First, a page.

Education | Opinion

Brandon Ecoffey: Confronting the dangers of instant Indians

The following editorial by Brandon Ecoffey appears in the latest issue of the Native Sun News. All content © Native Sun News.

Brandon Ecoffey

Looking at the dangers of instant Indians

One of the greatest dangers to Native American communities is the Indians created by the elite institutions of higher learning.

Each year many young, reservation-raised Native American scholars graduate from the top Native American Studies programs across the country. Dartmouth, the University of Minnesota, Stanford, and ASU all provide our young people with the academic credentials needed to be allowed access to the exclusive pundit party that guides the public discourse on policy issues affecting our communities.

These young Native scholars provide a much-needed service when they step forward to protect our communities by voicing their opinions.

The young people that have been raised on reservations and have attained a degree from one of the elite academic institutions possess a unique understanding of their community’s culture and needs, as well as an awareness of both the local and regional political realities present in their part of Indian country.

They have overcome odds that even the luckiest gambler would not be willing to wager their money on to achieve what they were once told was impossible. Much in the same way that iron sharpens iron, being raised on a reservation creates a hardened mindset and worldview that prepares these young people to speak out on behalf of their communities. Their positions on the issues impacting Indian country are formed by their upbringing and the living conditions they have experienced firsthand in either their own home or a friend’s on the reservation. They view the world with “indigenous eyes.” These are not the ones I speak of when I mention the word danger.

The ones I speak of are those who not only go to college for an academic education in Native Studies, but also for a social and cultural experience that they will use to show the even less informed that they know what it means to be “Indian.” Unlike the Native American students from the reservation who earned their stripes smoking joints and arguing for calls on the Y.O. cement basketball courts in downtown Pine Ridge, or preparing food for Pueblo Feast Days, or shearing sheep somewhere on the Navajo Nation, these newly invented Indians will instead base their experience off of the papers and books drafted by out- of-touch academics and the real life accounts of the few homegrown Native students they encounter while at one of these universities.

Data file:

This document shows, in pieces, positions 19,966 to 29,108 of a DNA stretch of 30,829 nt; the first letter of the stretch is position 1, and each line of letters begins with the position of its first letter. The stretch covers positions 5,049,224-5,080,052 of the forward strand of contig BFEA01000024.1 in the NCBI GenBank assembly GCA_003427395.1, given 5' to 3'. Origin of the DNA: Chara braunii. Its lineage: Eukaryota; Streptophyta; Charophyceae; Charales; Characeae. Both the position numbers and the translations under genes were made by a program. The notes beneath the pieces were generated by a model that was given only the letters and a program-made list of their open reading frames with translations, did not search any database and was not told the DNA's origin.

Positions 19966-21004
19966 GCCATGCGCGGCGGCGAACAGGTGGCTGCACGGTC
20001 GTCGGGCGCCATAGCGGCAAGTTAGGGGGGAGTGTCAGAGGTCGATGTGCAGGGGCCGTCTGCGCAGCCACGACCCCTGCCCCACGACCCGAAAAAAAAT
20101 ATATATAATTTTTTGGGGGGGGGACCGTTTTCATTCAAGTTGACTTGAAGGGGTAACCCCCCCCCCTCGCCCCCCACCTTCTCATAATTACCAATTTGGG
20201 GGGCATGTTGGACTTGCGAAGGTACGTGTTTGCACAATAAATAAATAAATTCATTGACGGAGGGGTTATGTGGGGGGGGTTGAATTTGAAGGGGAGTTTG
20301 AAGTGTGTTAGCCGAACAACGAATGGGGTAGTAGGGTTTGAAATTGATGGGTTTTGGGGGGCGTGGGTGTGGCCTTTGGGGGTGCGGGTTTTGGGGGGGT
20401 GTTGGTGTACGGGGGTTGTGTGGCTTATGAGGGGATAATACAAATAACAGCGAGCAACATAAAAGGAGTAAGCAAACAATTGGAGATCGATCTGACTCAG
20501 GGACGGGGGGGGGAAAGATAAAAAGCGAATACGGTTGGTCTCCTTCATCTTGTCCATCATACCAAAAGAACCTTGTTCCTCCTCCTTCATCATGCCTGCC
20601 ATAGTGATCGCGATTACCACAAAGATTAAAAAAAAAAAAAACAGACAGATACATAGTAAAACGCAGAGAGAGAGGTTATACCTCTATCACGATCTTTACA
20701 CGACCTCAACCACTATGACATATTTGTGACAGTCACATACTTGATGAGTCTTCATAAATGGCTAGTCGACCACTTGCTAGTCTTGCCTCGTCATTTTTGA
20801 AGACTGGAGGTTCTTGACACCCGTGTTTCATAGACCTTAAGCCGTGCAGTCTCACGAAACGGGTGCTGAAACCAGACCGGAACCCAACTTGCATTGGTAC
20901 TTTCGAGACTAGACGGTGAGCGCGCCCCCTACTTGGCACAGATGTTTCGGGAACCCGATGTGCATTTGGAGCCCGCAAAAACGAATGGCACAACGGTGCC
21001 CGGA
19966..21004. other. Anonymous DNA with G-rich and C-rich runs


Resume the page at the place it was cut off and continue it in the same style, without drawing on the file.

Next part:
The problem arises when these people whose personal experience of being a Native American consists of playing dress up at an Ivy-League Pow-Wow or gaining membership in a “Native” sorority/fraternity feel entitled to speak on behalf of Indian communities that they have no connection to whatsoever.

Recently, there has been an emergence of columnists that possess all the right academic credentials in their mini biography: Ivy League educated, enrolled member of a tribe, book about to be published and…it ends there. These people are speaking out on behalf of tribes whose reservations they have never been to, and if caught on the wrong block in one of these tribal communities wouldn’t even know the prefix to dial for someone to vouch for them. They could well be the Ward Churchill’s of the next generation.

There is a very real and risky danger in allowing those playing Indian to speak as if they have credibility in our communities. When those who do not have an understanding of how an issue will play out and will not feel the impact of certain policy choices on them or their family are promoted as the authority, it is a slap in the face to the people suffering on reservations.

There are media outlets that are allowing this misrepresentation to take place. It must stop now. There are Indian impersonators, some real and some fake, who have gained notoriety simply because the media failed to check them out. An old CBS radio announcer named Rob Armstrong said to a group of aspiring journalists, “If your mother says she loves you, check it out.”

Vine Deloria warned us over 40 years ago of the danger of anthropologists, and in reality those who are speaking on our behalf without having any significant connection to any reservation community are simply the second coming.

Brandon is a lifelong resident of the Pine Ridge Indian reservation and an enrolled member of the Oglala Sioux tribe. He earned his education at Dartmouth College in Hanover, NH, where he studied Native American Studies and Government. Brandon is currently the Managing Editor of Native Sun News weekly and a contributor to and can be reached at

Copyright permission by Native Sun News

Related Stories:
Brandon Ecoffey: Native Sun News is a forum for Native writers (4/26)

Join the Conversation